Homecoming - Great Scottish minds and Innovations

Image of Alexander 10th Earl of Eglinton (1723 - 1769)

This online exhibition celebrates one of the key themes of Homecoming Scotland 2009 by examining some local people from East Renfrewshire, who, through their ingenuity, dedication and vision, made great contributions to society, both nationally and on the worldwide stage.

Use the main navigation menu to find out more about local great Scottish minds and innovators.

Alexander 10th Earl of Eglinton (1723-1769)

A hereditary member of the nobility and politician, Alexander 10th Earl of Eglinton is best remembered locally as a great agricultural improver and it was he who designed the planned village of Eaglesham.

Walter Crum (1796-1867)

An image of Walter Crum, an eminent scientist and industrialist in the textile field in Thornliebank

Walter Crum was an eminent scientist and industrialist in the textile field, whose family was responsible for the growth of Thornliebank through the calico printworks. He was described as having done "more than any other manufacturer of his time to elevate a trade, which had hitherto been practised empirically, into something of a science, based upon exact principles".

James Maxton Jr. (1885-1946)

Best known as a charismatic socialist politician and champion of the ordinary man during the inter-war years, James Maxton Jr. was born in Pollokshaws on June 22, 1885. He moved with his family in 1888 to Barrhead, where his father was headmaster of Grahamston Public School.

Thomas McCulloch (1776-1843)

Thomas McCulloch, who was a minister, a doctor and who was also considered one of the greatest educators in Canada, was born in Neilston Parish in 1776 to Michael and Elizabeth McCulloch. His father was a master printer of calico in the Fereneze Field and it is likely that the family lived in Grahamston village.

Robert Pollok (1798-1827)

Image of James Maxton Jr, socialist politician and champion of the ordinary man during the inter-war years, who lived in Barrhead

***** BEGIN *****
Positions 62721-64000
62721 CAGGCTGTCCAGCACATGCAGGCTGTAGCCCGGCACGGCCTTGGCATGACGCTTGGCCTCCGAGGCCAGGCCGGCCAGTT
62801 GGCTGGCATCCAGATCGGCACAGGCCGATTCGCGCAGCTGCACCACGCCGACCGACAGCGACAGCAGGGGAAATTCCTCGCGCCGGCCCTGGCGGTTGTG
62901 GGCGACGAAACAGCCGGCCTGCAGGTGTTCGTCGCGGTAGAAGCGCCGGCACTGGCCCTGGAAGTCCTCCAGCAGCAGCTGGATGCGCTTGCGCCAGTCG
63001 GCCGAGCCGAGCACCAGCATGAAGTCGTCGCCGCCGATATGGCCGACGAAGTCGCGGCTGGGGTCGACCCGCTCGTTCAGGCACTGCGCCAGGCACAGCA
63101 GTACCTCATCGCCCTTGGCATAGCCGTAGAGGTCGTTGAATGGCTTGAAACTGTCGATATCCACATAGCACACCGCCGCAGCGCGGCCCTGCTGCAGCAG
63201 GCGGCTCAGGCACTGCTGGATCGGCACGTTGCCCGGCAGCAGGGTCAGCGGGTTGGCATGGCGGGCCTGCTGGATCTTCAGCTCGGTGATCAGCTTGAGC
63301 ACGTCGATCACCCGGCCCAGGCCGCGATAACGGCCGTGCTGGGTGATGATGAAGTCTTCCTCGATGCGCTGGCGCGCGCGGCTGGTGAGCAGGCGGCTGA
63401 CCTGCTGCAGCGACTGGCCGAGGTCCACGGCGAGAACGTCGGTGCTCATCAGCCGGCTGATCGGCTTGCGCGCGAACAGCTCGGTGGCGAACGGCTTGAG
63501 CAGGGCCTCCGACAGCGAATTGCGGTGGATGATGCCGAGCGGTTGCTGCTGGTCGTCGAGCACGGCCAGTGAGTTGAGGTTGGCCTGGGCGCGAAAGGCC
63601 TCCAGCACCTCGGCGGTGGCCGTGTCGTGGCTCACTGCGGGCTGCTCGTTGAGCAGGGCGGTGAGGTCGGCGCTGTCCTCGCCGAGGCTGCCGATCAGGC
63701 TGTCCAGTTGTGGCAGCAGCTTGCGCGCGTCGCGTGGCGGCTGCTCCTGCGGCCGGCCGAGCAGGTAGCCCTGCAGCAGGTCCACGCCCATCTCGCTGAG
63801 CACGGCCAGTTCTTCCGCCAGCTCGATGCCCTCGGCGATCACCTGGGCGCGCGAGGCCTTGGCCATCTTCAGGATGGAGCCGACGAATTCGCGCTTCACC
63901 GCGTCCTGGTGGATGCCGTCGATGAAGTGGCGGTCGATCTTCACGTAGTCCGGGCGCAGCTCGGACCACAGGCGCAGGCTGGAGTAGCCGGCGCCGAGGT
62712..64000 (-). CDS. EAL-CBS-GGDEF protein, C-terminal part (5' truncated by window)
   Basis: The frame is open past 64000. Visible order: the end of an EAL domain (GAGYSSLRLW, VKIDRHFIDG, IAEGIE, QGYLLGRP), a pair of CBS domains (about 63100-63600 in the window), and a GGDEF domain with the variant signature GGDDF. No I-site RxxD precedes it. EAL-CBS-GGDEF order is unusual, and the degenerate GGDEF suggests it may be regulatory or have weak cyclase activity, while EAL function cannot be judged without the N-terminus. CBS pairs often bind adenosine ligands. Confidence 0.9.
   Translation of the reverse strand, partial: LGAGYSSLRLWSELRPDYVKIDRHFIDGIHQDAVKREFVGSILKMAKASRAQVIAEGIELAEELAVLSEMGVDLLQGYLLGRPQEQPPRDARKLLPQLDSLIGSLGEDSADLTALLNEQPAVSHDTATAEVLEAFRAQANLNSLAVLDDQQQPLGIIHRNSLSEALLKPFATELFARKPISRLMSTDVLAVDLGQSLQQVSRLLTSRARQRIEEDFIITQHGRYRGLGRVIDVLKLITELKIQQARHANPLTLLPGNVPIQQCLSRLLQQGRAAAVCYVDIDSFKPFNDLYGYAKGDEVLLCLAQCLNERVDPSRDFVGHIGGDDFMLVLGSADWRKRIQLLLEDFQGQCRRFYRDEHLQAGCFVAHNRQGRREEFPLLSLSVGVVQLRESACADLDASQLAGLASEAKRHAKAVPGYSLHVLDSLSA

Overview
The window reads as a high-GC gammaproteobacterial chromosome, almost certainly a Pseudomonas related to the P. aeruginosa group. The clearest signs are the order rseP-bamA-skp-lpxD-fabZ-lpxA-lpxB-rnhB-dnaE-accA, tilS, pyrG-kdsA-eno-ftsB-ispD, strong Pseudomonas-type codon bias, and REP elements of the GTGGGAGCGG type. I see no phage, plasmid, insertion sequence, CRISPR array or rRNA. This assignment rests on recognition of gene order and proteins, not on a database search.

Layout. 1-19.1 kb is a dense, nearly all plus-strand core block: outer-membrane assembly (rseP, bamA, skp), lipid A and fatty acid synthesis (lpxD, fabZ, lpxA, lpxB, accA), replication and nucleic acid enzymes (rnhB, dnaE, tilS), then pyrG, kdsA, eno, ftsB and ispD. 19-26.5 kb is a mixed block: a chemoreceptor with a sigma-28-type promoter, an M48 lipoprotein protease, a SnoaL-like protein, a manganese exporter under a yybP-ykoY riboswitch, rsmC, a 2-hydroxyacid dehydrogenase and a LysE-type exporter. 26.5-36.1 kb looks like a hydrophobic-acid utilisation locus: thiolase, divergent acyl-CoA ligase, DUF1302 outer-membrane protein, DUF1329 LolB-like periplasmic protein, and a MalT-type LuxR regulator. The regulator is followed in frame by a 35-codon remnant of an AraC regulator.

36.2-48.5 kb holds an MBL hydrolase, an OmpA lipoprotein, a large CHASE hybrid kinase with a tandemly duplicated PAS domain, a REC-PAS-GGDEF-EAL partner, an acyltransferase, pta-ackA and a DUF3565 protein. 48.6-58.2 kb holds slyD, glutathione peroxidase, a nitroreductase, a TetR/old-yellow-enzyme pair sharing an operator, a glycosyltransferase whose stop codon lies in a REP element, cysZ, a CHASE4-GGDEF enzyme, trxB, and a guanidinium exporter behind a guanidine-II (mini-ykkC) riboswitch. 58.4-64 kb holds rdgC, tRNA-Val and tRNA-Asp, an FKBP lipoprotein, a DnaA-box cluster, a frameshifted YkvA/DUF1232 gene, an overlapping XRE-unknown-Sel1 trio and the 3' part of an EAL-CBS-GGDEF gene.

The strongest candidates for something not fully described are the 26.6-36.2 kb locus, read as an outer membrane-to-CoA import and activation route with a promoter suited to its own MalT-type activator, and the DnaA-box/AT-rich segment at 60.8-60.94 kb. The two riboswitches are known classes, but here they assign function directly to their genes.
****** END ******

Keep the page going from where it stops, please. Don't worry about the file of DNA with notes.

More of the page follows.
Robert Pollok gained international fame in the 19th century as the author of "The Course of Time". His epic poem had much in common with Milton's Paradise Lost, with which it is often compared, but its religious outlook was quite different: The book was published over and over, both at home and in the United States, throughout the 1800s. Unfortunately Pollok did not live to see its widespread success.

John Robertson (1782-1868)

John Robertson developed a steam engine, which was subsequently bought by Henry Bell and installed in Bell's "Comet." This wooden vessel was hailed as the first successful steamship to sail commercially in Europe and was credited with being responsible for the emergence of hordes of steam-powered vessels travelling up and down the Clyde.

John Shanks (1826-1895)

John Shanks embodies the Victorian self-made man. From small beginnings, he built up what was to become the internationally-known company of Shanks and Co. Ltd. Described as having "definite originality in application" and "big ideas", much of the firm's early success was due to the inventions and patents in sanitaryware that he developed.

Lord Weir (1877-1959)

Image of Thomas McCulloch, minister, doctor and educator

William Douglas Weir was the son of James Weir who founded G. & J. Weir & Co, the Cathcart engineering firm. In the First World War his firm produced shells for the bombs, and in July 1915 William Weir joined the Ministry of Munitions with responsibility for the West of Scotland. Weir became Secretary of State for the RAF, was knighted in 1917 and in 1918 became Lord Weir.

John Wilson (1785-1854)

John Wilson was a writer renowned for his many talents, rather than for a single literary work. A prolific man of letters, he was a critic, poet, reviewer and essayist. In addition, he was admired as a brilliant orator, and was also an accomplished sportsman from a young age. Indeed, he had a particular affinity with all things youthful, and was well-loved as a lecturer and teacher by his students.

Image of Robert Pollok
Image of John Shanks
Image of Lord Weir (1877-1959)
Image of John Wilson, writer, critic, poet, reviewer and essayist